Water-in-Carbon Dioxide Microemulsions: An Environment for Hydrophiles Including Proteins

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Science  02 Feb 1996:
Vol. 271, Issue 5249, pp. 624-626
DOI: 10.1126/science.271.5249.624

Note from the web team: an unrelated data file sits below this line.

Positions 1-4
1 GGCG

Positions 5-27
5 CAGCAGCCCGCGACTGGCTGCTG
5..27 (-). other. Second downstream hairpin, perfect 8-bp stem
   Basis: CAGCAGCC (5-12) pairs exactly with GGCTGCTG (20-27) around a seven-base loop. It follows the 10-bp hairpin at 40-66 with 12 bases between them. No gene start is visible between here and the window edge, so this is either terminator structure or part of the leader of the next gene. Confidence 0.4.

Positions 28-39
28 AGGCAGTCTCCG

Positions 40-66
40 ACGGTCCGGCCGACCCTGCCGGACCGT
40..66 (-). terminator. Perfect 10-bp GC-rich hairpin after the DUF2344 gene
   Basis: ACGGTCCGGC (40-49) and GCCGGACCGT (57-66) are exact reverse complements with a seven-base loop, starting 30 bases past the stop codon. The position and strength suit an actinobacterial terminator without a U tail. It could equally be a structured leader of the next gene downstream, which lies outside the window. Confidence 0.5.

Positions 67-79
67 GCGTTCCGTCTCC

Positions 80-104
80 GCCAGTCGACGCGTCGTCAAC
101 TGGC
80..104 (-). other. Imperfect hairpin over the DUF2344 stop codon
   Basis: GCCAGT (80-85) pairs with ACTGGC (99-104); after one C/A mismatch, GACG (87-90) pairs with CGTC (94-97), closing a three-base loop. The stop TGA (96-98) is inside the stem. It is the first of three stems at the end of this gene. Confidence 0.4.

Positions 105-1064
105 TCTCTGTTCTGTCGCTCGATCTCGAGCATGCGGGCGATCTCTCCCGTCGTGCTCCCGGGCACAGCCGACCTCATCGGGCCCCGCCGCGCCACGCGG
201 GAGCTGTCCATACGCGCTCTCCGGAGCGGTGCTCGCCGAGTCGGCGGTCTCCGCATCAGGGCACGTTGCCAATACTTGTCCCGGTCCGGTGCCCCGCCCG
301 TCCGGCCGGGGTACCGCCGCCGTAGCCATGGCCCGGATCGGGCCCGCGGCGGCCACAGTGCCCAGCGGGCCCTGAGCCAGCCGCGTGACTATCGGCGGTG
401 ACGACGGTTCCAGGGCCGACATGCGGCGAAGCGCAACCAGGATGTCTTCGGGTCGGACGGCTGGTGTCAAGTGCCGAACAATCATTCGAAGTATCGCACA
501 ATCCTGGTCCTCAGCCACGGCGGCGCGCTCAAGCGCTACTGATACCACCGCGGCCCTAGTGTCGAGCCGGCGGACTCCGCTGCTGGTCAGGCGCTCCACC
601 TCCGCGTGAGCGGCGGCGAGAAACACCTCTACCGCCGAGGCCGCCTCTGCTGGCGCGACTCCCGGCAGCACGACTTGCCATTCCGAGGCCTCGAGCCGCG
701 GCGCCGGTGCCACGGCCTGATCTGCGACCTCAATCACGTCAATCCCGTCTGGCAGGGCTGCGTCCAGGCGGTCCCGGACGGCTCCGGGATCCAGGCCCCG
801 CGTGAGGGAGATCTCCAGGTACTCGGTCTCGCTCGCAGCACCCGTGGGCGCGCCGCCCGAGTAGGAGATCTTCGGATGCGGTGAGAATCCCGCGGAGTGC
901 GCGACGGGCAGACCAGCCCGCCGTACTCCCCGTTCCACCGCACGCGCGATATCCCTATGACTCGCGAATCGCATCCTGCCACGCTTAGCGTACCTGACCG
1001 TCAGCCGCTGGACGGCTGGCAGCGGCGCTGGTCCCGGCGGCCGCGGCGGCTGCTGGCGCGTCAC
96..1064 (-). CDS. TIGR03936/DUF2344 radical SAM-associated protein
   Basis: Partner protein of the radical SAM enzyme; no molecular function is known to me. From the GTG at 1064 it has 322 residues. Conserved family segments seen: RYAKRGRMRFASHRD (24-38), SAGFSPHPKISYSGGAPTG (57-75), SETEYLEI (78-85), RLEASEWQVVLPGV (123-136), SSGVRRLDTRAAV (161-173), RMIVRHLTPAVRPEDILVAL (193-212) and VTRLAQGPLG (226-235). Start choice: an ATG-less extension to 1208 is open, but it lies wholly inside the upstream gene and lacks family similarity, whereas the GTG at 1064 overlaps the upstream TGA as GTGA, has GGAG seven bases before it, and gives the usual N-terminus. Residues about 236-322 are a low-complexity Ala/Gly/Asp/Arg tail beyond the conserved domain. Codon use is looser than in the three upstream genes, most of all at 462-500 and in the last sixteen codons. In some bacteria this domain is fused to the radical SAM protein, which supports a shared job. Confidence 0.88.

Carbon dioxide in the liquid and supercritical fluid states is useful as a replacement for toxic organic solvents. However, nonvolatile hydrophilic substances such as proteins, ions, and most catalysts are insoluble. This limitation was overcome by the formation of aqueous microemulsion droplets in a carbon dioxide-continuous phase with a nontoxic ammonium carboxylate perfluoropolyether surfactant. Several spectroscopic techniques consistently indicated that the properties of the droplets approach those of bulk water. The protein bovine serum albumin (BSA) with a molecular weight of 67,000 is soluble in this microemulsion and experiences an environment similar to that of native BSA in buffer.